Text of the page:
In Bangladesh, rickshaws are a mode of emergency transportation that are improving access to life-saving healthcare services for pregnant women in rural communities.
“I am happy to carry pregnant mothers from remote areas to Union Health & Family Welfare Centres to conduct delivery, I feel proud to give services to local pregnant mothers. Local people acknowledged my work and services I provide.” -Mr. Dulal
In Bangladesh, the Infant Mortality Rate is 38/1000 live births (5/1000 in Canada) and the Maternal Mortality Rate is 176/100,00 (7/100,000). A high percentage of deaths of women and babies can be attributed to lack of awareness and access to health care services.
To change these grim stats, Plan International Canada is working with government and communities to increase access and knowledge of Maternal, Newborn and Child Heath (MNCH) and Sexual and Reproductive Health and Rights (SRHR), improve access to services and empower women and girls so that they can make their own decisions about their bodies and futures.
Improving access to health care services can take many shapes. In Bangladesh, in addition to other activities that address the social barriers to accessing services, we are using rickshaws to change the birth story.
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Rickshaw drivers as agents of change
Rickshaw drivers in these communities aren’t just providing a much-needed mode of transportation, they have become advocates for change and gender equality.
When asked what they have learned from our program and the impact of it on them and their families, here’s what 2 drivers had to say:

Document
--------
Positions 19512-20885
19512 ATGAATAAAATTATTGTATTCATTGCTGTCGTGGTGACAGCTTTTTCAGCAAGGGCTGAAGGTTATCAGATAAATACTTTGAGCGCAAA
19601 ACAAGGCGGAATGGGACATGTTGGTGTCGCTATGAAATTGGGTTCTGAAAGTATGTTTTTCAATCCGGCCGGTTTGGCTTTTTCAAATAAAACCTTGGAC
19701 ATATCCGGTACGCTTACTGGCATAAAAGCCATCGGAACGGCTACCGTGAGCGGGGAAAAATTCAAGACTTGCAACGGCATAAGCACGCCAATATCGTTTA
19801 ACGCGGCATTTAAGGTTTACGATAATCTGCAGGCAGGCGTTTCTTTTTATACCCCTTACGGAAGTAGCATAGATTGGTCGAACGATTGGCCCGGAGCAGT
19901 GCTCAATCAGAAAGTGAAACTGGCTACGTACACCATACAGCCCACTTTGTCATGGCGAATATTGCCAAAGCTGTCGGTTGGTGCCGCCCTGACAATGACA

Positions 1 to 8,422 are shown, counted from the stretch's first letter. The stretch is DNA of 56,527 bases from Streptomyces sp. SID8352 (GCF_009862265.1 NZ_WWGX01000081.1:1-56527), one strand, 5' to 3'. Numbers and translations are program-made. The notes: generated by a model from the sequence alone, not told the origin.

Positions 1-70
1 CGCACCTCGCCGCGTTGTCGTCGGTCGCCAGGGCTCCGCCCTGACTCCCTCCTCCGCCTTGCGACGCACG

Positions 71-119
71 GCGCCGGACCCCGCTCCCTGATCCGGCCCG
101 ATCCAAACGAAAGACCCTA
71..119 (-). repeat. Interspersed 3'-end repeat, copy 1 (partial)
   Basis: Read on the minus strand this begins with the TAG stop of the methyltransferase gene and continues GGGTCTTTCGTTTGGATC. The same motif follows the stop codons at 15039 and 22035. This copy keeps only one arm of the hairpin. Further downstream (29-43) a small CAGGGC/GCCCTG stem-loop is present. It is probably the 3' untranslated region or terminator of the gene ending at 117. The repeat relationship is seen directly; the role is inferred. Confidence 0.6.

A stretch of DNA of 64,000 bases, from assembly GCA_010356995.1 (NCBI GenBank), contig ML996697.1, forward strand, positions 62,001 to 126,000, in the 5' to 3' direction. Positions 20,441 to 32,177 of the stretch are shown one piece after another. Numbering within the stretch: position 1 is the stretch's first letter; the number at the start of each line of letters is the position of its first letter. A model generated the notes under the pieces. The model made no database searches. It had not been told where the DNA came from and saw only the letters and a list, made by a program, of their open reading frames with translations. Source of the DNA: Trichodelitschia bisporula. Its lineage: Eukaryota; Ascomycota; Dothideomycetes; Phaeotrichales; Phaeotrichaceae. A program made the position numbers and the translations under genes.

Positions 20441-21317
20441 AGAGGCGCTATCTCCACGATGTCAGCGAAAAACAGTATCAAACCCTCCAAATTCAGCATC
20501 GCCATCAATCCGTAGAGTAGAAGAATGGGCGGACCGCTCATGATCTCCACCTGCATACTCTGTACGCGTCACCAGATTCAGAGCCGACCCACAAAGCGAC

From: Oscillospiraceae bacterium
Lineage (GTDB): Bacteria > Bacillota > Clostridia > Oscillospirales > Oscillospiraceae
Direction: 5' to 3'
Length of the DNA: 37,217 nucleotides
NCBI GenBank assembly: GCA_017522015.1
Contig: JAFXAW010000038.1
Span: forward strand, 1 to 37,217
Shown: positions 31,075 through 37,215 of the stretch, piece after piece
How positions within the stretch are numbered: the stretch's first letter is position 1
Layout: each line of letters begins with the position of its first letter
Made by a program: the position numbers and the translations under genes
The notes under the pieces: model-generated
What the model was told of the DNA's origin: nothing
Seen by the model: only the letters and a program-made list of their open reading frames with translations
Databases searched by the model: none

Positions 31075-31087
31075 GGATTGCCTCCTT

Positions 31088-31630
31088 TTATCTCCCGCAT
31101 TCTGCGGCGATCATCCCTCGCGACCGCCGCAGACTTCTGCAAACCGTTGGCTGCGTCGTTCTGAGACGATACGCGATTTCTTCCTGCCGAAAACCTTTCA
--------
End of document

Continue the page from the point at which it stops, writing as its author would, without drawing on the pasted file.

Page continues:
- Learned the importance of male participation in the improvement of access to essential maternal health services
- Disadvantages of child and early forced marriage
- Advantages of breastfeeding
- Father’s role and responsibilities during pregnancy and delivery period
My family members are now informed about safe motherhood and child health and the advantages of birth planning. The project has motivated our community to save mothers from maternal deaths during pregnancy and delivery and I hope this program will run for a long time.
“I am very happy to be involved in such a noble activity and humanitarian work.” – Mr. Karimul
I’ve learned about the importance of checkups during pregnancy and after the delivery. And the importance of safe delivery services as they can save the mother from complications and husbands have a vital role in this situation.
The project has changed my behaviour and now I am playing a supportive role in my family. It also helps people to be more aware because now women go to Union Health & Family Welfare Centres for deliveries, checkups and even after delivery.
One rickshaw driver and one community at a time, we’re working to change the birth story so that over 800 women and girls don’t die every day from complications related to pregnancy and child birth; so that women and girls can exercise their right to health and make their own decisions about their bodies; so that every girl, woman and child can live a life free of discrimination.
I stand with Canada to change the birth story because I believe that every adolescent girl, woman and child has the right to be healthy and to live a life free of discrimination.